In order to adjust spacing between individual
letters in HTML documents, it is best to use
properties for suitable elements. The
letter-spacing property would seem to be
more natural, but its meaning has been defined vaguely, and
its effects on browsers are too different.
In typography, spacing between characters is often adjusted due to esthetic (and readability) considerations, such as
We usually don’t care about such issues in Web authoring. But sometimes we might wish to, especially in logos, headings, and other visually important texts.
To create some small space around an en dash
character in an expression like 100–600, put the en dash
character inside a
span element, and set e.g.
a left and right margin of 0.1em for that element.
|Markup using a class:|
Here you could alternatively use the
margin, but it’s simpler to
margin, since it can also be used with a negative
value. Sometimes you want to make characters closer to each other.
Letters like capital “A”, “V” and “W” are often esthetically problematic. If you have a “V” followed by an “A”, the spacing often looks too big due to the shapes of the characters. On the other hand, if you have two consecutive “A” letters, they may almost touch each other, creating an unpleasant look.
Consider the sample word “VAASA”, which has both problems:
A simple approach is to add markup that makes the second “A” an element and assign a negative left margin and a positive right margin to it. This effectively puts it closer to the preceding letter and a bit farther from the following letter.
The example uses this markup:
V<span style="margin: 0 0.07em 0 -0.13em">A</span>ASA
margin property’s value consists of four
quantities, which specify (by CSS definition) the top, right, bottom, and left
margin, in that order.
The next example additionally makes the letter “S” an element
and assigns a small negative left and right margin
margin: 0 -0.04em) to it:
You need to experiment with different values to get a satisfactory result. The appearance depends on the font and on the shapes of the specific character. Since you generally cannot have control over fonts in Web authoring, try to avoid trying too much. For example, don’t try to make letters “V” and “A” very close to each other even if that would be your esthetic preference. This risk would be that in some other font, the letters could touch each other, and even overlap. The risk is always there, of course, but you can make it fairly small. Using commonly available fonts only works for the same purpose.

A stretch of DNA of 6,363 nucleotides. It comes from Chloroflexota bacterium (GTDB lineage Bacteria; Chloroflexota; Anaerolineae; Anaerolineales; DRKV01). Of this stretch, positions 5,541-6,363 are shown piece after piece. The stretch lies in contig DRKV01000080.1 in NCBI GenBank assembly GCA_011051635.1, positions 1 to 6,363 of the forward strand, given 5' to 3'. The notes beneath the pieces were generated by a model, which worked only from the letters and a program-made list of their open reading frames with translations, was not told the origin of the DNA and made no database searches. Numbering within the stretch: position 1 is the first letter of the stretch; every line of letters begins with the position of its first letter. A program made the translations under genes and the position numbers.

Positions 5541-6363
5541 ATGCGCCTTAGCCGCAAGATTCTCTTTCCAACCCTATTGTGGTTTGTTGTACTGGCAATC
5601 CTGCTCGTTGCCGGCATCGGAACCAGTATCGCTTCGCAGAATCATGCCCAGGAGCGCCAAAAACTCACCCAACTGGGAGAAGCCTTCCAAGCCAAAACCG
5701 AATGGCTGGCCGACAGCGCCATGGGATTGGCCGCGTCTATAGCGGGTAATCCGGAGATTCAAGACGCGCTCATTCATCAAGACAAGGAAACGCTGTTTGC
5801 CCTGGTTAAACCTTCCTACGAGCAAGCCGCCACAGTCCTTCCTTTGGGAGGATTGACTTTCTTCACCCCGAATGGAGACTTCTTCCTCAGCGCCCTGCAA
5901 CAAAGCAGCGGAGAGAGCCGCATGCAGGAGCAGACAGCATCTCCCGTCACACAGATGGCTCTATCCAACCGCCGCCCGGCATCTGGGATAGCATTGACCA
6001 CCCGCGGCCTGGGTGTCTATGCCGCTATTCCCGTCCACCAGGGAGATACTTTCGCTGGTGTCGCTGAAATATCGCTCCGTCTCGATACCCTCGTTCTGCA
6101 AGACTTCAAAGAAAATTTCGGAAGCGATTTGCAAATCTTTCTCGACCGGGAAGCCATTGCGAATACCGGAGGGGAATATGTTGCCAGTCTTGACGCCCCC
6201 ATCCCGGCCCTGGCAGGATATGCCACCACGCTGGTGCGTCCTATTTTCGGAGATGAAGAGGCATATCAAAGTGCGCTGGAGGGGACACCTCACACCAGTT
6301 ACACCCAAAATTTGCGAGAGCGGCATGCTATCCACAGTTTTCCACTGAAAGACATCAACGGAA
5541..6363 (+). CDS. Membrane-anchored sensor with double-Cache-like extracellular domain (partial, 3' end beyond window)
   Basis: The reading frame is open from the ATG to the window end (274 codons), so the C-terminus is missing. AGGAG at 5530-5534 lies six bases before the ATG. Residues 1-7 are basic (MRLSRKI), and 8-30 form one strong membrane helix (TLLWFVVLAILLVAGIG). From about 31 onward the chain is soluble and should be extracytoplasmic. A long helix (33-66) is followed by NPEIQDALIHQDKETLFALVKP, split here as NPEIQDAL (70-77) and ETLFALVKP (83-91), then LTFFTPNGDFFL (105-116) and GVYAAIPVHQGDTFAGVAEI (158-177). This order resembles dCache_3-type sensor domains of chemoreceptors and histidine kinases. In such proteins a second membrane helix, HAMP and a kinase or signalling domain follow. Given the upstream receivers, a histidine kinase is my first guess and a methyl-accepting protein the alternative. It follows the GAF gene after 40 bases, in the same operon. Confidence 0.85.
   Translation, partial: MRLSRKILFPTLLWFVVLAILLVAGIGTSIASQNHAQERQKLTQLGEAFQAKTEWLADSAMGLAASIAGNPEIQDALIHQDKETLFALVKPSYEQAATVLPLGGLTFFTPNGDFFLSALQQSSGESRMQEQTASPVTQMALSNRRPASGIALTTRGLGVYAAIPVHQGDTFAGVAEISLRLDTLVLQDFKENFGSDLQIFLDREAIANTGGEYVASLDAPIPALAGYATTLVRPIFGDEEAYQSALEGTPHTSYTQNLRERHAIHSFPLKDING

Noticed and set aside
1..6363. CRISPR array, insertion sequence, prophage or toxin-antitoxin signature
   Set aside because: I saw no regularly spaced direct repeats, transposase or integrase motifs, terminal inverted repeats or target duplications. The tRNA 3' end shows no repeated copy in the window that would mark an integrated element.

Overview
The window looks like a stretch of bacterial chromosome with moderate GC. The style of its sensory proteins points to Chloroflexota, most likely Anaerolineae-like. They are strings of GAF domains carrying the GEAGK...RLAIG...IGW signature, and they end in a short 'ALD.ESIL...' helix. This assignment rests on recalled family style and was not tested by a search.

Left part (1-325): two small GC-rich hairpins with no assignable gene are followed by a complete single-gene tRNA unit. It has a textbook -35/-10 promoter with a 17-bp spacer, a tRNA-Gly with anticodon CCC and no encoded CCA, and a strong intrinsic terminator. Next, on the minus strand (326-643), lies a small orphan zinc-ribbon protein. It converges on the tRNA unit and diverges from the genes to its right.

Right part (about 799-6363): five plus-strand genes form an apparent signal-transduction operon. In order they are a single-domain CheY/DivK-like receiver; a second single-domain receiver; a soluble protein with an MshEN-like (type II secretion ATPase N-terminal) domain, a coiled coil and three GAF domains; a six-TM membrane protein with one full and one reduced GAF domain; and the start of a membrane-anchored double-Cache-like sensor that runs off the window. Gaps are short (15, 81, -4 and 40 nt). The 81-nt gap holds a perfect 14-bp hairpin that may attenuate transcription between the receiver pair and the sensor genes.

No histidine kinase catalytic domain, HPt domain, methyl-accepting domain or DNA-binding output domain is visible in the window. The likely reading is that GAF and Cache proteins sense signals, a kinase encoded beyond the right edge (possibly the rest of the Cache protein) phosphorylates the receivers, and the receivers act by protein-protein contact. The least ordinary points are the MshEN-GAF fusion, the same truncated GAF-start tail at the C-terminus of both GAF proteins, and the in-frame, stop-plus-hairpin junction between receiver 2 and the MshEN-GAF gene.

letter-spacing property is suitable for adjusting
spacing between letters in some piece of text in general, e.g. in
a paragraph. But if you try to apply it to short fragments of text,
such as individual characters, inside words, you get very inconsistent
In particular, Internet Explorer interprets the property as
affecting the spacing between characters inside the element
to which the property applies. Thus, if you have
then IE increases the spacing between the two “A” letters. Mozilla and Opera, on the other hand, add a spacing of 0.2em after both letters. This has even been described as permitted by the specification, perhaps even as the correct interpretation. I disagree.
But the simple fact is that important browsers work differently.
We might consider special techniques to work around this, serving
different CSS rules to different browsers, but the
approach described above makes this unnecessary.
Moreover, using the
margin property often means
simpler markup. For example, to put spacing around an en dash,
you make just the en dash a
element, instead of using a
span element that contains
the neighboring characters as well.
Caveat: According to some reports,
search engines may treat markup inside a word as breaking it into
pieces. Thus, if you have
V<span>A</span>ASA, a search engine may treat
it as three words V, A, ASA. Thus, it is probably best to make sure
that any important word that you split that way also appears as such,
unsplit, in the text of the page.
The rest of this page is just miscellaneous tests on
They show that the property is not very useful for the purposes
discussed here. The issue was discussed in the
in the thread Can letter-spacing be used for detailed adjustments?
in January 2005. The
margin approach was suggested
in the discussion by